Kansas City Chiefs discourage fans from wearing headdresses, American Indian-themed face paint

Kansas City Chiefs discourage fans from wearing headdresses, American Indian-themed face paint
Based on those conversations, as well as the work they did alongside the local working group over the past six years, they adopted new measures and policies going forward.

KANSAS CITY, Mo. (KFVS) - The Chiefs organization announced it is discouraging fans from wearing headdresses and American Indian-themed face paint in the stadium.

In a statement on Thursday, August 20, the Kansas City Chiefs said it collaborated with the American Indian Community Working Group, and expanded efforts through consultation with a national organization that works closely on issues affecting American Indian people and tribes.

Based on those conversations, as well as the work they did alongside the local working group over the past six years, they adopted new measures and policies going forward.

They include:

  • While they have discouraged fans from wearing headdresses for several years, effective immediately, fans will be prohibited from wearing headdresses into the stadium
  • Face painting is still allowed for all fans, but any face paint that is styled in a way that references or appropriates American Indian cultures and traditions will be prohibited
  • Fans will be asked to remove any American Indian-themed face paint prior to passing security screening outside the stadium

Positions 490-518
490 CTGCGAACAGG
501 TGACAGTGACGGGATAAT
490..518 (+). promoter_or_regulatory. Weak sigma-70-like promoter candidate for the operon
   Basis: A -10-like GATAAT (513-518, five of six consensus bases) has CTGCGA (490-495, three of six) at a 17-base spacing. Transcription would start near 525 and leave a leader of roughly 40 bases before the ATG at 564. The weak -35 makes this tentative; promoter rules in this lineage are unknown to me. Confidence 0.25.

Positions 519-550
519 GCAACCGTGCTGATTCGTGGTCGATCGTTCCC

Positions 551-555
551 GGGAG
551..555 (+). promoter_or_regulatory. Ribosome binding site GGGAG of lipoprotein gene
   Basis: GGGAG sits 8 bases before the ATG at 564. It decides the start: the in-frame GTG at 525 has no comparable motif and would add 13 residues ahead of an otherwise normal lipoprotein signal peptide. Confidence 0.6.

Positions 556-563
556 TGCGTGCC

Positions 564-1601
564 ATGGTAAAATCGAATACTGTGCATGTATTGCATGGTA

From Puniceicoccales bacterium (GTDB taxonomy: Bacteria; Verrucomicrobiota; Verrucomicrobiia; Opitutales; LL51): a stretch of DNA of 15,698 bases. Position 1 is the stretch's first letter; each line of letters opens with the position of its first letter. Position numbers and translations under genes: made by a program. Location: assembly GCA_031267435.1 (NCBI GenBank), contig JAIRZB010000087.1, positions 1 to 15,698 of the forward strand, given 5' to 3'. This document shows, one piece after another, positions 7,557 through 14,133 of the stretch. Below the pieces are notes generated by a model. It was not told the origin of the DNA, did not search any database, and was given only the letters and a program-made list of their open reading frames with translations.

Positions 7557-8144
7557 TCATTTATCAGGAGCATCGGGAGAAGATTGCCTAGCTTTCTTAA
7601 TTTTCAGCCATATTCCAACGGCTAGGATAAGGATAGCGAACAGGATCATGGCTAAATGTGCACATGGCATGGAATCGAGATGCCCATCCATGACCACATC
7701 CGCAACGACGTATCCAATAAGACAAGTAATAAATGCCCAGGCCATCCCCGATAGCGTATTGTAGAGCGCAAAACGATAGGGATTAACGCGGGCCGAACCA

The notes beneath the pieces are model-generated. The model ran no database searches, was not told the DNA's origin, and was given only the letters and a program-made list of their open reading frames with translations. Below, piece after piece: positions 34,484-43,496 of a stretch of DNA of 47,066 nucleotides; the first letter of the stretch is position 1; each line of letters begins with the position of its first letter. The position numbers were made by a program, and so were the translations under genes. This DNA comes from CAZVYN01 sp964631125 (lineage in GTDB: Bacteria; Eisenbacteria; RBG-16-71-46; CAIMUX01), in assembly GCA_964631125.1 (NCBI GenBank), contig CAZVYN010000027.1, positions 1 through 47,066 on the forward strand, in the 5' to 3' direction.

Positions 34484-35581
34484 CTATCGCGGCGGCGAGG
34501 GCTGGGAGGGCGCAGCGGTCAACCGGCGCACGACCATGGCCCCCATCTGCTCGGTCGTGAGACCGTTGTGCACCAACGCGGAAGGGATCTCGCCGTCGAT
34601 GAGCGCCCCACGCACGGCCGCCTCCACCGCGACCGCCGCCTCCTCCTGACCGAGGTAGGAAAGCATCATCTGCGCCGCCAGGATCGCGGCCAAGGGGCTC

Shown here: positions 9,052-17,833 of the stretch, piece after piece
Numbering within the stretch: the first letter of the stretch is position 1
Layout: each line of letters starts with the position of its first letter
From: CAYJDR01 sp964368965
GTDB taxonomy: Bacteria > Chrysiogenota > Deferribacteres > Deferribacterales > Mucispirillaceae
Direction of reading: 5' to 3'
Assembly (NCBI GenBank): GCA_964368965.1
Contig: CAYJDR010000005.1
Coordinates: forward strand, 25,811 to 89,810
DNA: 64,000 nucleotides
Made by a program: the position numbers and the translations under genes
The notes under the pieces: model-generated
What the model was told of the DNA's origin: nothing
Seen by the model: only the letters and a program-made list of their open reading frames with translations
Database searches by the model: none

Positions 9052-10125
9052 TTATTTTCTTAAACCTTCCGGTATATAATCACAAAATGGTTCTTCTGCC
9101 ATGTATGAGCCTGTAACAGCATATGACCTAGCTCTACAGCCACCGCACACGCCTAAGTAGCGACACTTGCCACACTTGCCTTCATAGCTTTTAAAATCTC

• The organization is engaged in a thorough review process of the Arrowhead Chop and plan to have additional discussions in the future
  • They are exploring all options for a modified engagement moment from the Drum Deck that maintains a unifying effect between fans and players but better represents the spiritual significance of the drum in American Indian cultures
  • This includes discussions around how to shift the focus of the drum to something that symbolizes the heartbeat of the stadium
  • As allowed by NFL guidelines and the City of Kansas City Health Department for the coronavirus-impacted 2020 season, they will continue with many of the traditions that they have introduced over the past six years, including the Blessing of the Four Directions, the Blessing of the Drum, as well as inviting members of tribes with a historic connection to the region to participate in their American Indian Heritage Month Game
  • They are exploring the creation of a more formalized education program with input from both their local and national partners

“We are grateful for the meaningful conversations we have had with all of these American Indian leaders,” the organization said. “It is important that we continue the dialogue on these significant topics, and we look forward to continuing to work together in the future.”

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